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Nigerien peacemaker balances church and government work

Isaaka Moussa among group visiting the US this fall

by Rick Jones | Presbyterian News Service

LOUISVILLE –  Isaaka Moussa has a tough job. He finds himself walking a tightrope, balancing his work in justice and human rights with prevention of conflicts or peacebuilding efforts between Christian and Muslim groups in Niger.

Moussa is among nearly a dozen speakers from around the world who will be visiting Presbyterian churches and synods in the United States this fall as part of the 2016 Presbyterian Peacemaking Program.

Isaaka Moussa

Isaaka Moussa

“As honorable justices, we are in charge of controlling the conformity of the laws to the constitution of the country, validating the presidential and parliamentary elections, and establishing the elected authorities in their functions,” said Moussa. “I serve as secretary for global partnerships of the Evangelical Church in Niger (EERN) and I take part in all of the decisions made regarding the spreading of the gospel in the country.”

Prior to his current responsibilities, he was the high officer in charge of writing Niger’s reports on human rights implementation for the United Nations and the African Commission on Human and People’s Rights. In the church, he was national youth leader for 10 years and elder in his local church. He is currently the chairperson of the “Prison Fellowship Internal” branch of Niger.

One of Moussa’s biggest challenges is his work with the justice system—in particular, dealing with national elections. He says tense relations between all of the stakeholders make the work difficult.

“Having to be the one validating the elections and the rulers’ acts is very tough and brings with it a tremendous amount of pressure,” he said, “particularly in Africa where elections used to be times of violence against politicians and authorities in charge of the electoral process.”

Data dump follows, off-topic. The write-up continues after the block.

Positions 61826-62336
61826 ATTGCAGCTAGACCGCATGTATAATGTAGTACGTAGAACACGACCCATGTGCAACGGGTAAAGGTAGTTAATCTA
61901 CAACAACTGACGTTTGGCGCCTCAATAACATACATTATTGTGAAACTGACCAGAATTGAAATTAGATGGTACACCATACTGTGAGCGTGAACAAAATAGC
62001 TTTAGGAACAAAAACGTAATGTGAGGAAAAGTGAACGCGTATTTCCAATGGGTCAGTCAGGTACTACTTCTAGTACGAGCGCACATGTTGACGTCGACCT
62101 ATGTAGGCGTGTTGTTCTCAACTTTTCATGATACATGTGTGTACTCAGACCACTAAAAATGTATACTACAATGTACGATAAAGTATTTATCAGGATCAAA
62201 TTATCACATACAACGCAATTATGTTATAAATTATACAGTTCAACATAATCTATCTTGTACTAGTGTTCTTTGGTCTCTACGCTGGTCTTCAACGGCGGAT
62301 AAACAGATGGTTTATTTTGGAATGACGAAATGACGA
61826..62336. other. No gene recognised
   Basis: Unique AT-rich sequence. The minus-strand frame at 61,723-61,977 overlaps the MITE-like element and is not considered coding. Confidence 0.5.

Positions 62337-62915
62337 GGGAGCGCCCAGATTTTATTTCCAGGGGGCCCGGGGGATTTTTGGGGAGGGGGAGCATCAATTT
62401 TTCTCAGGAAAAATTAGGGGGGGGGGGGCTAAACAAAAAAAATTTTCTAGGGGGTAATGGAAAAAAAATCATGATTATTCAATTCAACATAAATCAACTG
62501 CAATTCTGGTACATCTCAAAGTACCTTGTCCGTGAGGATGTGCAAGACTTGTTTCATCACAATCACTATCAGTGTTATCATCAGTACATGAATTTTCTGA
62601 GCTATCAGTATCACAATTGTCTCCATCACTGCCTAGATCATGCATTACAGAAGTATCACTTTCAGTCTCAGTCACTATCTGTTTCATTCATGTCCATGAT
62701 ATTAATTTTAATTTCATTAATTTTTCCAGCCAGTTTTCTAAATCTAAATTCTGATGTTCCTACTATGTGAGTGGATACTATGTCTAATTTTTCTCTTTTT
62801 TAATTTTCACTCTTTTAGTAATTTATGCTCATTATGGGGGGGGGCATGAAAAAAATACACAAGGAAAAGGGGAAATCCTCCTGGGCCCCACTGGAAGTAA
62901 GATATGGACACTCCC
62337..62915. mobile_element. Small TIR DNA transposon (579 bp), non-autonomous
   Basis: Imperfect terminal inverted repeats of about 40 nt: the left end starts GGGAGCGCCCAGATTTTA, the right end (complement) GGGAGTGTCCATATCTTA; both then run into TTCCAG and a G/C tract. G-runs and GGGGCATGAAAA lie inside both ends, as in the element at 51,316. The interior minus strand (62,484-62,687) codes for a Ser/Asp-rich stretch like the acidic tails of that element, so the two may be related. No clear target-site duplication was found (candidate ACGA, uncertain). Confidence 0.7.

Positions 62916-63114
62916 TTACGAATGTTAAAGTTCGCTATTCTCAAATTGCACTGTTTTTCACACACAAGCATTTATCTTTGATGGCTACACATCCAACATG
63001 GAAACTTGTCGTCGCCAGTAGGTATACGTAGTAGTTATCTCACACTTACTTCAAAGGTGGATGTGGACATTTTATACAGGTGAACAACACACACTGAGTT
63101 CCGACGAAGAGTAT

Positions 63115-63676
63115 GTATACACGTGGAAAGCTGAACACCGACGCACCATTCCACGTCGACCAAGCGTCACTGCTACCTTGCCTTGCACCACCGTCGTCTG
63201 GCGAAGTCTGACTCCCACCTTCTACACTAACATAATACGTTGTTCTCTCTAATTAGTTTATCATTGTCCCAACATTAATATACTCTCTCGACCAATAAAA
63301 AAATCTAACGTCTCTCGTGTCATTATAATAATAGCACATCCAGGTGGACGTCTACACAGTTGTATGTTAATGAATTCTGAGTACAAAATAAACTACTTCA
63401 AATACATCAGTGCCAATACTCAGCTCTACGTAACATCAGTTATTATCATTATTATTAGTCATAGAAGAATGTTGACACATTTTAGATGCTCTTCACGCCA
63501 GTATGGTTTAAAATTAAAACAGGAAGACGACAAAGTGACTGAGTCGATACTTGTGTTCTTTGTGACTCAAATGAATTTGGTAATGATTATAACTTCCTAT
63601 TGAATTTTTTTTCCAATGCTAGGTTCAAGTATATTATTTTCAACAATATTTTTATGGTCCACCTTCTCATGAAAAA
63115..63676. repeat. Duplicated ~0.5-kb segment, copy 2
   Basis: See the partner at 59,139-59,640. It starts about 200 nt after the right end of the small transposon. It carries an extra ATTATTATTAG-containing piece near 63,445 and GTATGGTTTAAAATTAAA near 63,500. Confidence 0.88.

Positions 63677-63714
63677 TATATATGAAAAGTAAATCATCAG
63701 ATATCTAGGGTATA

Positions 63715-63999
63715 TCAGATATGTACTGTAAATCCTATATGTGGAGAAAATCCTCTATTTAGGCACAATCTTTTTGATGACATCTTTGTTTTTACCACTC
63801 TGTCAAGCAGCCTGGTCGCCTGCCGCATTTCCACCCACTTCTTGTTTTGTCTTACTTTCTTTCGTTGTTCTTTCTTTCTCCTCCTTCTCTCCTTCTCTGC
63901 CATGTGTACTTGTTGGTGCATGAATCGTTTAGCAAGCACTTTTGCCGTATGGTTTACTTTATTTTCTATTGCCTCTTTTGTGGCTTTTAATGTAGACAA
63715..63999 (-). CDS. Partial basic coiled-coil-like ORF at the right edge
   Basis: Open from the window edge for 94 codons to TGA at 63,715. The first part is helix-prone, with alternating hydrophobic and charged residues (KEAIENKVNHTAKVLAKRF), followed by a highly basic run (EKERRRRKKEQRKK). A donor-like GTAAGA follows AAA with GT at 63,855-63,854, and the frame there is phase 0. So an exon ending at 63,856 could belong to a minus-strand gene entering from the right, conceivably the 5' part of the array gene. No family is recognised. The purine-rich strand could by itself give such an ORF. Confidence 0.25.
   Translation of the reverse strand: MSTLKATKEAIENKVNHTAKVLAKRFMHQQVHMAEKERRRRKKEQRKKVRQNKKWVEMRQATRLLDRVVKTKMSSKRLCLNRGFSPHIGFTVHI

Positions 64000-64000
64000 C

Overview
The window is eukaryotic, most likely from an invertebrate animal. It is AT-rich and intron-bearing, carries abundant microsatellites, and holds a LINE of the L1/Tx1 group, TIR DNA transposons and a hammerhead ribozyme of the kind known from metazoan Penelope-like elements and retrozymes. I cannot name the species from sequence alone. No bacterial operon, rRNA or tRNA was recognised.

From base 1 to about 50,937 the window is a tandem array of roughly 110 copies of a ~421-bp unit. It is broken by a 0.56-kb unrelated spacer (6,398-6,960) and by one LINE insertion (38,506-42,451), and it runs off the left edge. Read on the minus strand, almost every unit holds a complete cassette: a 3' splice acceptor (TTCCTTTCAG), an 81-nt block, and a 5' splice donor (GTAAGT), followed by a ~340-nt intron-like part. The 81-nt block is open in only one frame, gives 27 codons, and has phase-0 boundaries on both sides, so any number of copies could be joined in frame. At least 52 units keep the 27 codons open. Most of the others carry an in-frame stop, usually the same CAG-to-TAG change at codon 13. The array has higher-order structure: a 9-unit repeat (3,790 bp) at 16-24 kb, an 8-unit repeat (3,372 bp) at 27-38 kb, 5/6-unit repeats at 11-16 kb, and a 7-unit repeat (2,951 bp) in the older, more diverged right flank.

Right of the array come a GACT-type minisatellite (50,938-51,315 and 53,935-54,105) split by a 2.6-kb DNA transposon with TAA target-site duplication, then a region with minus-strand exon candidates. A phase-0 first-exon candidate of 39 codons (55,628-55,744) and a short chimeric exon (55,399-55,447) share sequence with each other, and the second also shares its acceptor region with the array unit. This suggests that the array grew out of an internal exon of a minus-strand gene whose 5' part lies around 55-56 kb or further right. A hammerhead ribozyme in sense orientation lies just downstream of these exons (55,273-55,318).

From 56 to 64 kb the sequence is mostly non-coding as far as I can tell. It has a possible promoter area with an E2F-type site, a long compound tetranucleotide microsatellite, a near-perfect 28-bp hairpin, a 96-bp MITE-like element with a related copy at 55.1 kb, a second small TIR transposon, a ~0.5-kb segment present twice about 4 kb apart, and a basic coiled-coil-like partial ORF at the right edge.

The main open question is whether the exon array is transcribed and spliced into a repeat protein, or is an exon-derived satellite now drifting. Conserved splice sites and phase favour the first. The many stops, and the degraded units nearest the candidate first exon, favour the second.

In church, he says, challenges revolve around the situations that minorities face.

“Christians are said to be less than 1 percent of Niger’s population. Leading a church that is spreading the gospel in a heavily Muslim-dominant country is not easy,” Moussa said. “The church is so small and lacks the means to move fast while the Islamic extremism is growing more and more.”

“In January 2015, we faced an experience we had never faced before when more than 100 churches and Christian properties were heavily damaged or destroyed by fire,” he said. “It is a big challenge to rebuild the relationships broken between Christians and Muslims.”

But despite the conflicts, Moussa says he finds his work rewarding, especially in resolving major issues such as elections or the elimination of bad laws. During his visit to the United States, Moussa says, he will be sharing what EERN and the global church in Niger are doing to reestablish links between the two faiths and plans for evangelism in the country over the next several years.

“My main expectation is to reintroduce Niger to US churches and presbyteries during my visit this fall,” he said. “I hope we can find some areas where partnerships can be developed for the growth of the church in our country.”

Other speakers will be coming from Colombia, Cuba, Ghana, Hungary, Iran, Israel/Palestine, Kenya, and Syria.

“These visits have informed Presbyterians, opened hearts and minds, touched lives, established relationships, and inspired new ministries,” said Carl Horton, coordinator for the Presbyterian Peacemaking Program. “By sharing stories of their work and witness, they help us to understand peace and justice concerns around the world and provide insights that can inspire us to greater faithfulness.”

Moussa finds the Peacemaking Program to be a valuable partner in his work. “For a promoter of human rights and a minority church leader, being part of such a program is a great opportunity to reinforce my capacities for better serving my community and country.”

For more information about this year’s peacemakers, click here.

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